Anyhow, the lovely blue lake itself is stunning, located over two thousand metres high in the mountains.  A few yurts lie atop the hills, owned by Kazakhs. We had a pleasant chat to a local Kazakh man who told us that during peak season 20,000 Chinese tourists visit the site.  We also visited a temple as part of the tour, which we found out, was built only last year.

In the spirit of organised tours, our last stop was a massive three-level handicraft shop selling everything from jade to perfumes.

Kyrgyzstan man playing the komuz and singing traditional music
Kyrgyzstan traditional folk dance
Travis wearing a traditional Uighur hat
Bogda Shan range of the Tian Shan Mountains
Bogda Shan range of the Tian Shan Mountains
View of Kyrgyz yurts on a hill
Buddhist monastery built on three-hundred steps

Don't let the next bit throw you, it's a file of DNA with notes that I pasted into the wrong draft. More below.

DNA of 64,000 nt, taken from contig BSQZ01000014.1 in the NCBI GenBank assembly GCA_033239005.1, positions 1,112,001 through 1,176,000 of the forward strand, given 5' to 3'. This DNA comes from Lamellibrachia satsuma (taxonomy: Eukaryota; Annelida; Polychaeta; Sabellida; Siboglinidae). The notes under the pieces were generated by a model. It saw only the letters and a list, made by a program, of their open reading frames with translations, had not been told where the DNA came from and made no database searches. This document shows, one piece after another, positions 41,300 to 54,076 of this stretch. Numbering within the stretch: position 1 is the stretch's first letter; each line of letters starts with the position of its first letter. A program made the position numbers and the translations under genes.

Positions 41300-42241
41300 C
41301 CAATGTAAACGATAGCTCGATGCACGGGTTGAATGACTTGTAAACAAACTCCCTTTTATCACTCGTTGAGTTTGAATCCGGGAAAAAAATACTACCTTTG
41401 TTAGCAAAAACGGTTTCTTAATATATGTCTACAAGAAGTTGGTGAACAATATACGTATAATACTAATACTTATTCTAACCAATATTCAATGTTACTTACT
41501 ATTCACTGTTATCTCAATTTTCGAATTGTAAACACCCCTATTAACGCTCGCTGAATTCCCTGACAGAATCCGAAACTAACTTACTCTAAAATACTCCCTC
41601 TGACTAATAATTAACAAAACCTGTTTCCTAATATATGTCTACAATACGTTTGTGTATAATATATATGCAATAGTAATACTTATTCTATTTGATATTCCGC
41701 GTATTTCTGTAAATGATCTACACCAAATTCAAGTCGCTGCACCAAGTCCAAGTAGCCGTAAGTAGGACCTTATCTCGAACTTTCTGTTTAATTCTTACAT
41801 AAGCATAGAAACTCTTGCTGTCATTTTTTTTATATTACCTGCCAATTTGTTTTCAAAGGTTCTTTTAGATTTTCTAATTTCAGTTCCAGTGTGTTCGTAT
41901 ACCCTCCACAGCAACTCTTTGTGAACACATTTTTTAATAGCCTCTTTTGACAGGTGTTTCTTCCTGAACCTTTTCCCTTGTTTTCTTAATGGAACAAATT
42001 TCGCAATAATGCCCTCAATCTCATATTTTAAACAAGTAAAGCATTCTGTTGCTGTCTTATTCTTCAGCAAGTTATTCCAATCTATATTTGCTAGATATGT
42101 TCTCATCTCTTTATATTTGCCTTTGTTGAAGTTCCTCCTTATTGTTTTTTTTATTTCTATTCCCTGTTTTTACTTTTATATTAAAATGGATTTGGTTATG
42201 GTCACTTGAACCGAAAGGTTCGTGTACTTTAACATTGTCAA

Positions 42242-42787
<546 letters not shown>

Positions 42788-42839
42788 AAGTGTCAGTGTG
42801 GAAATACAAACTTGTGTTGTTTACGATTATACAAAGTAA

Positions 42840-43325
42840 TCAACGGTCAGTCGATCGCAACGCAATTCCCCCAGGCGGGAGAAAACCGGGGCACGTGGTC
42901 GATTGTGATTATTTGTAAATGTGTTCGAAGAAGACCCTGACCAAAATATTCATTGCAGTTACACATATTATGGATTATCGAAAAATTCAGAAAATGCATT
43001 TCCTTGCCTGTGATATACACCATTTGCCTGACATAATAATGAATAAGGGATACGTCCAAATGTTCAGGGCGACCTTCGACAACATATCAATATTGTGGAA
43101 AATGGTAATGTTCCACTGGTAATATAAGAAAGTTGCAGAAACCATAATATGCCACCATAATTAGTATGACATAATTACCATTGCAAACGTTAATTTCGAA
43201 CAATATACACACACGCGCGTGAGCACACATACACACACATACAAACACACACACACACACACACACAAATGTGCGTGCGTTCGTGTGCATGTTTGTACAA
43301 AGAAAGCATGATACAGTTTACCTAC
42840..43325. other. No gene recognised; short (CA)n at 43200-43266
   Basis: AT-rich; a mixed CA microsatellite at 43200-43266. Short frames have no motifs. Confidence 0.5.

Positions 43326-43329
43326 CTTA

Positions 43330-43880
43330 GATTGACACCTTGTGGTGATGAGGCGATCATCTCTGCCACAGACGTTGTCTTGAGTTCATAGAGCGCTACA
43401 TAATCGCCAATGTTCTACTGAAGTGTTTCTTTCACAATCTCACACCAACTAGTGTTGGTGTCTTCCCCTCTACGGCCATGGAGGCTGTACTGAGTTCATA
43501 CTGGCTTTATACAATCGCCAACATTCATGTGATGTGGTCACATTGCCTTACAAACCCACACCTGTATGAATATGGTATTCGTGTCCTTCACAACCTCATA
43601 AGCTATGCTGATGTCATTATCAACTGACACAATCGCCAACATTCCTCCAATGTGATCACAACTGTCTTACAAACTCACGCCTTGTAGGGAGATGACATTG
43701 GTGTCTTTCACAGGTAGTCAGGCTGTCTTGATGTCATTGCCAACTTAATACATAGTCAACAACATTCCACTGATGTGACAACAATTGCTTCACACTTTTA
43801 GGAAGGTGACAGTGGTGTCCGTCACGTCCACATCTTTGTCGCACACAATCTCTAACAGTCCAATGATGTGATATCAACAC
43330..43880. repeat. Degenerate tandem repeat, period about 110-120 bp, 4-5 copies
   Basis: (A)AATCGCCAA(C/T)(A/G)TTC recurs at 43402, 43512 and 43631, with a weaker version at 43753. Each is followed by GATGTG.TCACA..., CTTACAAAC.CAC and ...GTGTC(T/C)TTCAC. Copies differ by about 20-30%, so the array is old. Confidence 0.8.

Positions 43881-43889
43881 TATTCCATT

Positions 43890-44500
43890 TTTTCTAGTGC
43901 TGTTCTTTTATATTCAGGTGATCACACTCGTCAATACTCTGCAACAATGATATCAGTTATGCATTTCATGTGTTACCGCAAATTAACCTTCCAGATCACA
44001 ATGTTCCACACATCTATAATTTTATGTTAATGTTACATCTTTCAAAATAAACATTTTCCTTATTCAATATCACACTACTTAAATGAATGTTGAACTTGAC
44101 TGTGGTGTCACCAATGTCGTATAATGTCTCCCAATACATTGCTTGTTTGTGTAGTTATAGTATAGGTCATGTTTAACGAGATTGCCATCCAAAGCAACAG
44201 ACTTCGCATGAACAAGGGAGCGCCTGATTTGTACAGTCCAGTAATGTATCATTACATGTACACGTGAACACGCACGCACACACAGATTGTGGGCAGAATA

Dragon head and on Turtle body a common Chinese symbol
Red wooden blocks hanging outside
Red wooden blocks hanging outside
A Dharmapala, Buddhist protector
A Dharmapala, Buddhist protector

Urumqi, China

We caught a soft-sleeper train from Kashgar to Urumqi, a full day of travelling, as we had a room to ourselves the time went by fairly quickly.

Urumqi is a large gateway city connecting Central Asia to China, we didn’t spend too much time in the city, but did enjoy the People’s Park with leafy surrounds, pond and the pavilion in traditional Chinese architecture was a nice change from the Islamic architecture we were now used to.

The highlight was  a day trip to Tian Chi (Heavenly Lake).

Pavilion in the Peoples Park Urumqi

Karakol, Kyrgyzstan to Kashgar, China

We left Karakol intending to spend the day travelling to Sary Tash, a border town roughly 100km from the Kyrgyzstan/China border, a 950km route that we thought would take approximately twelve hours. We made a few poor judgments, first we left too late, at around 9am from Karakol, we then had trouble finding transport from Karakol, it was low-season, and nobody would go directly to Osh so we had to make do with hoping from one city to another.  Another thing was we planned to cross on the Friday, the border was closed on weekends, and we couldn’t afford to lose another two days waiting for it to reopen.